Some recommendations in strength and bodybuilding have stood the test of time. But those recommendations often evolve into absolute rules – rules that are ingrained deeply in the minds of lifters for decades.

The fear of breaking these rules will often become an issue, even though they were originally just meant to be guidelines. But general recommendations don't always apply under every circumstance. Usually they're given to beginners to simplify their training and give them an easy understanding of basic principles.

But once you've mastered these principles, who's to say there's no benefit in breaking the rules (recommendations) when the outcome will benefit you the most? Here are three to consider breaking once you're no longer a newbie.

Squat

1 – Always Do Lower Reps for Barbell Movements

Why the rule was created: Multi-joint compound barbell exercises are often done in the 1-8 rep range. Any more than that and you've entered a zone where social media experts start exaggerating about 10-rep deadlifts snapping discs or 15-rep bench presses blowing up your rotator cuff.

Why you should break it: Never leaving the lower rep ranges for compound movements will eventually cause hypertrophy (growth) plateaus.

We now know that for muscle growth it's best to train in a variety of rep ranges. Barbells might be great for training in the lower rep ranges, but pushing the limits and going for higher reps is perfectly fine too, given you adjust the load and you program them intelligently. With these parameters they're no more dangerous than standard barbell work for doubles and triples.

A closer look: Think of 20-rep squat workouts as well as the infamous NFL 225 pound bench press test. These aren't just things to try out as a challenge, but instead can be incorporated into your program strategically. You'll receive massive time under tension among many muscles, get to test your conditioning, and pack on lots of volume to build muscle.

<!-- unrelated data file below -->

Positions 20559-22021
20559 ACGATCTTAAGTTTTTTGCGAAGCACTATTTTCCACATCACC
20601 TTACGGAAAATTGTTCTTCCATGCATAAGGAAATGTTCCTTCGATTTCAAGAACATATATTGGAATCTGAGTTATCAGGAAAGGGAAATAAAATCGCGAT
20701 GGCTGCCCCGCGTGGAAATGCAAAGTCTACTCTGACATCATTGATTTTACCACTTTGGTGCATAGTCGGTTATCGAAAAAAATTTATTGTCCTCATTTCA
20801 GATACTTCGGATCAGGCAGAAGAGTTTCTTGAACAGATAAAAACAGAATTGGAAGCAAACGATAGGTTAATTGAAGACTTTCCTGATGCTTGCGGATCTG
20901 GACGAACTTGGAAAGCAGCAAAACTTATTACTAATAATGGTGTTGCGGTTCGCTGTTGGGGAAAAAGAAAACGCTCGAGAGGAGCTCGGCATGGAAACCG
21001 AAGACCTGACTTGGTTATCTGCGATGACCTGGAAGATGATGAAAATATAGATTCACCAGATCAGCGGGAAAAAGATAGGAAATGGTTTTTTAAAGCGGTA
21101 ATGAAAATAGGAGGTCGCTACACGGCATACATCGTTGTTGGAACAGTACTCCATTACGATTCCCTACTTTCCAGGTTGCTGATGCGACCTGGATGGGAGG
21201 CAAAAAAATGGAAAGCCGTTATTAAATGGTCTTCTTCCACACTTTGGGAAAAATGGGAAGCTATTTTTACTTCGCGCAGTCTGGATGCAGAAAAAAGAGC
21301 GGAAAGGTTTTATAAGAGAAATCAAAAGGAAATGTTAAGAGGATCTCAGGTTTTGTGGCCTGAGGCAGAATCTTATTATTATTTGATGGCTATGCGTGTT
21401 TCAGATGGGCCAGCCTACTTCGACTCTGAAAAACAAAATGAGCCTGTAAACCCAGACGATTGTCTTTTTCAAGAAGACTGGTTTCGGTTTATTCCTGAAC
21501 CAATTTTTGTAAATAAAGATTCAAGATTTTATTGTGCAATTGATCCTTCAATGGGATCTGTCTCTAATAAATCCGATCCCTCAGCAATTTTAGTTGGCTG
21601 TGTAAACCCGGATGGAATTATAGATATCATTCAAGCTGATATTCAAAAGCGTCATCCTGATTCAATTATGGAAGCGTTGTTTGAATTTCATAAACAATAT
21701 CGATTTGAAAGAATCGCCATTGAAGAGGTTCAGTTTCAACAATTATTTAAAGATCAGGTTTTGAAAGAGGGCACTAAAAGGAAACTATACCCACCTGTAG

We know compound movements and volume are great for hypertrophy, but why is it so rooted in our minds that it's wrong to combine the two? As a beginner you can get away with doing compound movements only in lower rep ranges, but as you advance in load, staying at lower rep ranges isn't ideal.

Here's an example:

A beginner lifter's bench press progression:

  • Week 1: 5 x 5 working sets of 95 pounds (2375 total volume load)
  • Week 2: 5 x 5 working sets of 115 pounds (2875 total volume load)
  • Week 3: 5 x 5 working sets of 135 pounds (3375 total volume load)
  • Week 4: 5 x 5 working sets of 145 pounds (3625 total volume load)
  • Week 5: 5 x 5 working sets of 155 pounds (3875 total volume load)
  • Week 6: 5 x 5 working sets of 165 pounds (4125 total volume load)
  • 6 week total accumulated volume load: 20,250 pounds

This is a typical beginner progression. They're able to slap on more weight each week while maintaining the same reps/sets because the load isn't extremely demanding yet. As a beginner does this with their multi-joint progression, they can still build significant muscle because the total volume increases are significant throughout their program.

A more advanced lifter's bench press progression:

  • Week 1: 5 x 5 working sets of 210 pounds (5250 total volume load)
  • Week 2: 5 x 3 working sets of 225 pounds (3375 total volume load)
  • Week 3: 5 x 1 working sets of 240 pounds (1200 total volume load)
  • Week 4: 5 x 5 working sets of 225 pounds (5625 total volume load)
  • Week 5: 5 x 3 working sets of 240 pounds (3600 total volume load)
  • Week 6: 5 x 1 working sets of 255 pounds (1275 total volume load)
  • 6 week total accumulated volume load: 20,325 pounds

An advanced lifter, who's lifting significantly more weight than a beginner, has to adjust sets/reps to continue to make load increases throughout a program. He's still able to make increases in load by the end of the program, but notice that his total accumulated volume load after 6 weeks is barely more than when he first began lifting, even though the bar is much heavier.

This is why, once you're past the beginner stage, it's not only wise but pretty much necessary to include higher reps in compound movements. You'll be able to accumulate significantly more volume for muscle growth, and you'll be more likely to keep the hypertrophy gains coming.

Machine Press

2 – Always Do Controlled Higher Reps for Machines